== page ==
Bard College Catalogue 2013-14
Additional Study Opportunities
The following programs offer opportunities for Bard students to earn credits and/or transcript recognition outside of the regular curriculum.
Bard undergraduate students can earn academic credit for the completion of an approved independent study project or noncredit-bearing transcript recognition for approved unpaid internships.
Independent Study Projects Regular Bard academic credit may be awarded for successful completion of an independent study project outside the College’s regular course structure, provided the project has demonstrated academic value. After a proposed project has been approved by a faculty sponsor and the head of the relevant division or program, the student submits it to the dean of studies, who presents it for final approval to the Executive Committee, which consists of the dean of the college, the registrar (serving ex ofﬁcio), and the chairs of the divisions.
An independent study project may be undertaken in the fall or spring semester (for up to 4 credits) as part of the normal course load, or during January intersession or the summer (for up to 2 credits). Students may earn up to 12 independent study credits in total.
January Intersession Intersession begins at the end of the winter holiday vacation and extends through the month of January. Students can gain academic or work experience or earn academic credits during this period in the following ways:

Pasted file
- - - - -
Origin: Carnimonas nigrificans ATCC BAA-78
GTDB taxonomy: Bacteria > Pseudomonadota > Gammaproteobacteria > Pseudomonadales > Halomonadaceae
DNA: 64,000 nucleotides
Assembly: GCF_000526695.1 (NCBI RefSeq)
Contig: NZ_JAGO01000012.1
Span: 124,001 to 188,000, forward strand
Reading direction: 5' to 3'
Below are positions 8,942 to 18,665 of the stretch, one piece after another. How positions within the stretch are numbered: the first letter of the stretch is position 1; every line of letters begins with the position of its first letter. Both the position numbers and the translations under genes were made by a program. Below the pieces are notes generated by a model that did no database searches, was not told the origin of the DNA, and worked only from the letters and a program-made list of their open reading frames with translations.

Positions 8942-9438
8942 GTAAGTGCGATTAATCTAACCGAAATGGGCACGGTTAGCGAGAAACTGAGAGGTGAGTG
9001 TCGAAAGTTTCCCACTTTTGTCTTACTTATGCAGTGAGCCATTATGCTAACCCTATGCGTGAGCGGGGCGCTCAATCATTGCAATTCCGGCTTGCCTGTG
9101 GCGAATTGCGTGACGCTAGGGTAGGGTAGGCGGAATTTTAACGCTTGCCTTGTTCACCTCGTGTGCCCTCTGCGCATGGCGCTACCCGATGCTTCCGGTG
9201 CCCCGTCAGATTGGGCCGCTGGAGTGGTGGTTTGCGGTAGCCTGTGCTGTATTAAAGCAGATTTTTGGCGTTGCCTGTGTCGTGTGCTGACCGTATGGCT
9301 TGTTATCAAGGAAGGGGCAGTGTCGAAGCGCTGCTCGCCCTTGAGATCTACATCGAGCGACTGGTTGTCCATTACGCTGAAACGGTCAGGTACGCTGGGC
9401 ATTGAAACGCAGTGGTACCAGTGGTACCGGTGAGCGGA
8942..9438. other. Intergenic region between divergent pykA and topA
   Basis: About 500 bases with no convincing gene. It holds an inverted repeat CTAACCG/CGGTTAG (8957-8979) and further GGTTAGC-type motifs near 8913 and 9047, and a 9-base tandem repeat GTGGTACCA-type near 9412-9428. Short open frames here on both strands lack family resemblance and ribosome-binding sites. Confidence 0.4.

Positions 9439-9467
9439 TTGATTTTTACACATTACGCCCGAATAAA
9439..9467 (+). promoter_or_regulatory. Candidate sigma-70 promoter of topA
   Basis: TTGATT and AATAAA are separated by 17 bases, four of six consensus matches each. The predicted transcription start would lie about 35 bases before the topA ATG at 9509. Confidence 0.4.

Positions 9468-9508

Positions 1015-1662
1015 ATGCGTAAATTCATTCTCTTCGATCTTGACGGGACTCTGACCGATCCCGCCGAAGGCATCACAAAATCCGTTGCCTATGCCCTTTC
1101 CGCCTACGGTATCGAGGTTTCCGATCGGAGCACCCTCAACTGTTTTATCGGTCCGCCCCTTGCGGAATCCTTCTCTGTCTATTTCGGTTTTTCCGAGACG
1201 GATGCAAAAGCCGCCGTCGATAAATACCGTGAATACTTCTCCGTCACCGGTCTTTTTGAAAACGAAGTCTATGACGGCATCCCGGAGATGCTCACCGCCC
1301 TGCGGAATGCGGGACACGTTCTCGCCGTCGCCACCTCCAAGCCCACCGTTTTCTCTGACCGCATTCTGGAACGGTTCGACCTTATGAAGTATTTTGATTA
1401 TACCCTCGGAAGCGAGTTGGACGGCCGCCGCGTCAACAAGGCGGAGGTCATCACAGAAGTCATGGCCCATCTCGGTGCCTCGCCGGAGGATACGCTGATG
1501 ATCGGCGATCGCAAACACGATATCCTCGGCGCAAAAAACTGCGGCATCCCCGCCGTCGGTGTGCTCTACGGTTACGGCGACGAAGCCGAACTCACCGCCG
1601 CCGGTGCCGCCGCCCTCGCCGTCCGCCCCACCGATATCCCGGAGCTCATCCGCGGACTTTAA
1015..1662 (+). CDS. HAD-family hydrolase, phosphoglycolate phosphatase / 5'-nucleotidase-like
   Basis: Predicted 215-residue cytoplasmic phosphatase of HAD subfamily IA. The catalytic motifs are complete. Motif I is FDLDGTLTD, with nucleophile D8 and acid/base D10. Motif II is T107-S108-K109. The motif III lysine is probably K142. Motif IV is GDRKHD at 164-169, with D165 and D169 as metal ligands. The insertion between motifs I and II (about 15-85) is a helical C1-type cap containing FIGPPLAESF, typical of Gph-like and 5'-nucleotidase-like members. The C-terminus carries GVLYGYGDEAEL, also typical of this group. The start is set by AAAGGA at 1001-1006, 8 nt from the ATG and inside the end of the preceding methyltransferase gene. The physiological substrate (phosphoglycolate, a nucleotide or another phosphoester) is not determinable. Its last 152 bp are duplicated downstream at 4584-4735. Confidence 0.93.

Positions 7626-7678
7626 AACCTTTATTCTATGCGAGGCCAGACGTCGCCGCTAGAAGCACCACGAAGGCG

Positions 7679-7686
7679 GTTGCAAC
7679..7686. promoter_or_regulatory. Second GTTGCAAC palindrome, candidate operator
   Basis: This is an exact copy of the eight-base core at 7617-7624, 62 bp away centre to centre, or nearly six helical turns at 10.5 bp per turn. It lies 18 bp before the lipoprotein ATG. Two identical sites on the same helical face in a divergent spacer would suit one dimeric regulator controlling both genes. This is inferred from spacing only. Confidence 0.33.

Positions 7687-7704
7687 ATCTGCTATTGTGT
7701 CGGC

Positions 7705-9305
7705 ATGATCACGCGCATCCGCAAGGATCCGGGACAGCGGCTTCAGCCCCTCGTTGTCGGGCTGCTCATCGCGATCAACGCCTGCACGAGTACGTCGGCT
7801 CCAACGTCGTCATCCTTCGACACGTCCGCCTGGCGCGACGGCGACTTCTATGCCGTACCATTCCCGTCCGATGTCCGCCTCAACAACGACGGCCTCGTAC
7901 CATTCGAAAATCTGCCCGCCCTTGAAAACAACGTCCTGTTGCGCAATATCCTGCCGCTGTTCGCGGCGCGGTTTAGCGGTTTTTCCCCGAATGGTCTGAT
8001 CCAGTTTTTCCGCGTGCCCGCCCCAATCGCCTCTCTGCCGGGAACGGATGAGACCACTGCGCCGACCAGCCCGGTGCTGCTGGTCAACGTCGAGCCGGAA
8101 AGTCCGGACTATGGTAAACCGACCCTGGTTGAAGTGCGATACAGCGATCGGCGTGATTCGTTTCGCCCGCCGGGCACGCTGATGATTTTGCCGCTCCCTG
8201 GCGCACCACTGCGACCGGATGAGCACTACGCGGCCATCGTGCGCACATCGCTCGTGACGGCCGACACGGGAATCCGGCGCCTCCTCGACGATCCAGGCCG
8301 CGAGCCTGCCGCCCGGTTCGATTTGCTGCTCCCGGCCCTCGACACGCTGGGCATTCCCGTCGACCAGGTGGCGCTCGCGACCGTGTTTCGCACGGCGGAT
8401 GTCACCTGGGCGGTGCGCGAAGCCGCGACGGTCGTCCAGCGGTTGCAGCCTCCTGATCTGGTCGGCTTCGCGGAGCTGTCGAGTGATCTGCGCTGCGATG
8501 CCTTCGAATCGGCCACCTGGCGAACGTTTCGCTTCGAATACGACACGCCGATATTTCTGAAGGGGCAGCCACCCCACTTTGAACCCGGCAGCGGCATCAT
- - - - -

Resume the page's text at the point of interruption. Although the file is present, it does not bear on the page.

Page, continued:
• Independent study A reading, research, or creative project for academic credit. The project must be planned with a faculty member and approved by the Executive Committee by the end of the fall semester.
• Work project or internship Paid or volunteer employment or an internship at a newspaper or in a hospital, law ofﬁce, theater, museum, or other institution. Although work, on or off campus, does not usually carry academic credit, students who think a particular work experience or internship is worthy of academic credit may apply for it or for transcript recognition.
• Enrollment in a midyear course at another college or university Many colleges and universities with a one-month January intersession offer courses for credit that are open to students from other institutions.
Internships Students may request .5 credits or formal, noncredit-bearing transcript recognition of internships that are supervised, unpaid, and require at least 40 hours of work. Transcript recognition is not available for work performed through Bard College or for work conducted on any of Bard’s campuses. After a proposed internship has been approved by a faculty sponsor, the student submits it to the dean of studies for approval.
Study at Another Academic Institution in the United States Academic credit may be awarded to a student who successfully completes courses at another comparable college or university in the United States. Students who wish to obtain full credit must submit an application to the dean of studies before taking such courses. For courses taken during the summer or the January intersession, the application must be signed by the student’s adviser and divisional chair. For courses taken during the fall or spring semesters, the student must also obtain approval from the dean of studies for a leave of absence.